Synchronism of naupliar development of Sacculina carcini Thompson, 1836 (Pancrustacea, Rhizocephala) revealed by precise monitoring

TitreSynchronism of naupliar development of Sacculina carcini Thompson, 1836 (Pancrustacea, Rhizocephala) revealed by precise monitoring
Type de publicationJournal Article
Year of Publication2017
AuteursTredez, F, Rabet, N, Bellec, L, Audebert, F
JournalHelgoland Marine Research
Date Publisheddec 2016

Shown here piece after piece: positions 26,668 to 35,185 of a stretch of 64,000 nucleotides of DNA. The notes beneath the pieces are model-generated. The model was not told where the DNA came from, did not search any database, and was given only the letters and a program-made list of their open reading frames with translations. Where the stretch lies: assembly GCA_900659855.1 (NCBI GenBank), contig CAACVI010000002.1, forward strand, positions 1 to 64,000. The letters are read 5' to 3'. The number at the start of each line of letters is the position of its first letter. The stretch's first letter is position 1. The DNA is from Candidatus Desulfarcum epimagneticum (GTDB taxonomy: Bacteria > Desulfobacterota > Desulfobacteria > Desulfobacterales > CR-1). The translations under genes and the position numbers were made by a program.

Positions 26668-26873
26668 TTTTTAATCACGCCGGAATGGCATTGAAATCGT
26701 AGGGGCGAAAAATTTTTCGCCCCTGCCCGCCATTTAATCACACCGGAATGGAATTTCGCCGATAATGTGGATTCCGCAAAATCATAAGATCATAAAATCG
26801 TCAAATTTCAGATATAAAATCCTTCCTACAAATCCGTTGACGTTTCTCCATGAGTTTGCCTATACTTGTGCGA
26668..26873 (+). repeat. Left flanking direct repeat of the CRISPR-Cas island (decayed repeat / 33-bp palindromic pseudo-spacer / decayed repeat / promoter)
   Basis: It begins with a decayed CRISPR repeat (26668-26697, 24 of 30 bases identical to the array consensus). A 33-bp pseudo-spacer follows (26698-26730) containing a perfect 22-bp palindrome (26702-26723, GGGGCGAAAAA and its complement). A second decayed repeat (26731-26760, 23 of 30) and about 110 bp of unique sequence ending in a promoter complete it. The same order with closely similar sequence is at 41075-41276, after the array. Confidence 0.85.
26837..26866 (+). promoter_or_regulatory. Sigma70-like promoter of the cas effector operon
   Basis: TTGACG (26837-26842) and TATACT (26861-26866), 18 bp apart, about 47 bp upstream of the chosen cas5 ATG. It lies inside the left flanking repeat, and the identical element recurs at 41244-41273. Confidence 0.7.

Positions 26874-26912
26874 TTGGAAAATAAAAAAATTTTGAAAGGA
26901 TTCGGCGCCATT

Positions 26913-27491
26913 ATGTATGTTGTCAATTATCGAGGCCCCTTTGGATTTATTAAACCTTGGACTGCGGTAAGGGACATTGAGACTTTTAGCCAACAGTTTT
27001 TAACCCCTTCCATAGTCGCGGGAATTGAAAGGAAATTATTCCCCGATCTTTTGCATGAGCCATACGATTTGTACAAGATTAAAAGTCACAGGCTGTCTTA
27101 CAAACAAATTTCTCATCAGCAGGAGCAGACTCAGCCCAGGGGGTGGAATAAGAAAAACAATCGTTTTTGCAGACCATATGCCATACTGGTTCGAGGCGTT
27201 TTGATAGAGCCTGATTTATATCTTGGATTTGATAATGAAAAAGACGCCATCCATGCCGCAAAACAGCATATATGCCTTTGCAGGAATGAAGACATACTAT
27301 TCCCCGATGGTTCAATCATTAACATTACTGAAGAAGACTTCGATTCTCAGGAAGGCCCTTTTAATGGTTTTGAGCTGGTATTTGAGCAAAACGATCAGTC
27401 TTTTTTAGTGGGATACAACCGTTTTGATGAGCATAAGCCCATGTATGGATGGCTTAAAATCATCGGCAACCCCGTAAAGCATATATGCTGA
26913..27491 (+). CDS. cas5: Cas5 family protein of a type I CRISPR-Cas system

Sacculina carcini is member of a highly-specialized group of parasitic cirripeds (Rhizocephala) that use crabs (Carcinus maenas) as hosts to carry out the reproductive phase of their life cycle. We describe the naupliar development of S. carcini Thompson, 1836 from a very precise monitoring of three different broods from three specimens. Nauplii were sampled every 4 h, from the release of the larvae until the cypris stage. Larval development, from naupliar instar 1 to the cypris stage, lasts 108 h at 18 °C. A rigorous sampling allowed us to describe an additional intermediate naupliar instar, not described previously. Naupliar instars are renumbered from 1 to 5. Nauplius 1 (N1) larvae hatch in the interna; N2 are released from the interna and last between 12 and 16 h; N3 appear between 12 and 16 h after release; N4 appear between 28 and 32 h; and N5 appear between 44 and 48 h. The cypris stage appears between 108 and 112 h. The redescribed morphologies allowed us to identify new characters. Antennular setation discriminates naupliar instars 3, 4 and 5. Telson and furca morphologies discriminate all naupliar instars. Furthermore, we demonstrate that the speed of larval development is similar within a single brood and between broods from different specimens, suggesting synchronization of larval development. From precise monitoring of broods every 4 h, we demonstrate that the life cycle of S. carcini includes five instars of naupliar larvae instead of four. The morphological characters of the larvae discriminate these naupliar instars and allow the identification of S. carcini from other Rhizocephala species. S. carcini larvae develop synchronously. Consequently, they might be an informative model to study larval development in crustaceans.

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